Sunday, January 3, 2010

The Amazing Quest of Ernest Bliss (aka, The Amazing Adventure) (1936), Alfred Zeisler, with Cary Grant and Mary Brian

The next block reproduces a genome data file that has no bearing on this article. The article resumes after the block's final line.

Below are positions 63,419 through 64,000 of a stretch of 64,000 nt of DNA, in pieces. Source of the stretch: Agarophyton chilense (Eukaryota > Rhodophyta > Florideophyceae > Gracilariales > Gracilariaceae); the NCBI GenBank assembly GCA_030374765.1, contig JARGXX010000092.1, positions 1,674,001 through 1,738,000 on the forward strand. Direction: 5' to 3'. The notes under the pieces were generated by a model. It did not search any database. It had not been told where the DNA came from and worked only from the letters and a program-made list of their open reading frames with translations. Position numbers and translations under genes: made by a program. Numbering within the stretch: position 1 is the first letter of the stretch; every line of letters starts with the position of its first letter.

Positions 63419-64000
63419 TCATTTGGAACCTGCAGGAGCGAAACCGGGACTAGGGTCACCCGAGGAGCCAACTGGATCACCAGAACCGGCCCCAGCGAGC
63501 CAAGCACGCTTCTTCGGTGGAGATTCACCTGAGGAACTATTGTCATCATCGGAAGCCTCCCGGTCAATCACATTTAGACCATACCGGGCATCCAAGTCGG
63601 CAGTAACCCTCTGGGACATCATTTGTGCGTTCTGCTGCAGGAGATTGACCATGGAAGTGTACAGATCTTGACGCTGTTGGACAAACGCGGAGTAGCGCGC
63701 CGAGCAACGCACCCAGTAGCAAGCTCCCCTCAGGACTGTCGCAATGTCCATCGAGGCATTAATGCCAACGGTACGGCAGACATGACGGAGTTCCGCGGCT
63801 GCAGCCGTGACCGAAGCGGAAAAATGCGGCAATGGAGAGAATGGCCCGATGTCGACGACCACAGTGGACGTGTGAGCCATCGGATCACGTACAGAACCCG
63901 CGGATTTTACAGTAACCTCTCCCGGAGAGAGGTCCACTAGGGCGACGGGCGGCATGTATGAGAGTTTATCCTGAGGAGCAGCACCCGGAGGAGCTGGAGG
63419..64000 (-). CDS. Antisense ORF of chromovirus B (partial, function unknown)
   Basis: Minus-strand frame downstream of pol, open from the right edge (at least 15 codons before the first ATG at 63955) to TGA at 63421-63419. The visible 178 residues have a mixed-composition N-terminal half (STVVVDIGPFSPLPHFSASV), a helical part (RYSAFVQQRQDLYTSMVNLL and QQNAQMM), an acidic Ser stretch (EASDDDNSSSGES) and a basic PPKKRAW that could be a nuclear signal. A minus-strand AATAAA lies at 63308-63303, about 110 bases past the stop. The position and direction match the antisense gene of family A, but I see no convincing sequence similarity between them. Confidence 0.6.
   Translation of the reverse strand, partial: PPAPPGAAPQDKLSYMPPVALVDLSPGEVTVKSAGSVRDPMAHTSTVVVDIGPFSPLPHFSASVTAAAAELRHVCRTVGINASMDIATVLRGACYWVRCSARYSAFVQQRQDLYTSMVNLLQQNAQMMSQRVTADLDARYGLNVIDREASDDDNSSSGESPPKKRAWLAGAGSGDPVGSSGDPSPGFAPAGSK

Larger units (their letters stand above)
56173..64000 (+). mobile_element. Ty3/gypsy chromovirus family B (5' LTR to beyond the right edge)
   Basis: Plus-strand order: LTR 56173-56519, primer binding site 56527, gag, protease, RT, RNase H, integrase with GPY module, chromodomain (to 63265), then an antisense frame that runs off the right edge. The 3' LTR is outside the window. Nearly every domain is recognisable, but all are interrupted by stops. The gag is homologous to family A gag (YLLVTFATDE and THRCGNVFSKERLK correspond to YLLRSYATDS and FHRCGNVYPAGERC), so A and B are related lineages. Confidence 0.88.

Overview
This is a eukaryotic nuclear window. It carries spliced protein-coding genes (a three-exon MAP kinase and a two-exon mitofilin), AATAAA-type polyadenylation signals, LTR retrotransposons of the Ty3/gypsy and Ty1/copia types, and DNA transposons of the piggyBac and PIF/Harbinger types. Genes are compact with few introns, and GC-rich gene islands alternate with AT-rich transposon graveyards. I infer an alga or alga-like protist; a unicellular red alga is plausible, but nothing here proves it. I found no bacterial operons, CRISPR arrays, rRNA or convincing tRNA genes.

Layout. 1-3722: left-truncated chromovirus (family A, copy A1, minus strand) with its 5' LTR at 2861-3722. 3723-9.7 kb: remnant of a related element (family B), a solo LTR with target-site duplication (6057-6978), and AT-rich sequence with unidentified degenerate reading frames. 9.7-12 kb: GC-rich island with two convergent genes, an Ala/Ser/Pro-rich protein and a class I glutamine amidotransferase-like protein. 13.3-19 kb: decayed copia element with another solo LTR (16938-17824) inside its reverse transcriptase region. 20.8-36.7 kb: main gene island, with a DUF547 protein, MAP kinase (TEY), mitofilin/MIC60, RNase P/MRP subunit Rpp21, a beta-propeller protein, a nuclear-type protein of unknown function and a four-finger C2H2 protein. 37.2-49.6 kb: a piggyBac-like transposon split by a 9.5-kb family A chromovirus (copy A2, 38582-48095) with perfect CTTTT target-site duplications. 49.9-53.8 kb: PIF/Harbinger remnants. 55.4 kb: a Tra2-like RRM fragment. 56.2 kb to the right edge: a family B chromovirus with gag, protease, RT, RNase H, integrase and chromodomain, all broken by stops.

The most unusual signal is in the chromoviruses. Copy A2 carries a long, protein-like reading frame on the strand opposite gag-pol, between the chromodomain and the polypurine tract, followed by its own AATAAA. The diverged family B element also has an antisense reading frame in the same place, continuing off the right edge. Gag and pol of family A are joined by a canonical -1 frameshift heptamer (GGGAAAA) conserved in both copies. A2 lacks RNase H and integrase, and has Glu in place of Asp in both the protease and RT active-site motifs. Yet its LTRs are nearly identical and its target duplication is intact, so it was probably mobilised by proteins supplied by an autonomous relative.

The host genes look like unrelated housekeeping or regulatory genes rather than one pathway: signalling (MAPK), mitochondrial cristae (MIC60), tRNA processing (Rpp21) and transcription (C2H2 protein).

Intriguingly, a Cary Grant film that even many Grant fans will not have seen or heard about. The suave one went back to England for a spell to make this, and even though it is kind of a forgettable toss-off it is nonetheless entertaining. It was written by E. Phillips Oppenheim, a hugely successful author of crime stories and such in the early 20th century who is now all but forgotten. It’s a fairly typical Depression-era populist class fantasy, vaguely reminiscent of My Man Godfrey and made in the same year. The set-up is unpersuasive: Bliss (Grant), a millionaire playboy, visits his doctor who tells him that money is causing his inner sickness. The doc bets his patient 50,000 pounds that he’ll feel better if he can live for a year on his wits alone without access to his 2-million-pound inheritance. Thus, the adventure, which sets up several cute and clever situations in which Bliss seems to skirt the edge of starvation before making good in a number of various avocations including stove salesman, and chauffeur to many of his wealthy (and baffled) friends who are not privy to the nature of the bet. And of course, there is romance won, lost, won, in the confusion. One never gets the sense though, at any point, that Bliss is really in any danger in all of this, despite his zeal in sticking to the bet. Ziesler directs this confection with little elan; in fact there seems to be no style at all to the thing, and yet the accumulation of period detail, Grant’s personality and the general fleetness make it a mildly satisfactory diversion. Grade: C-

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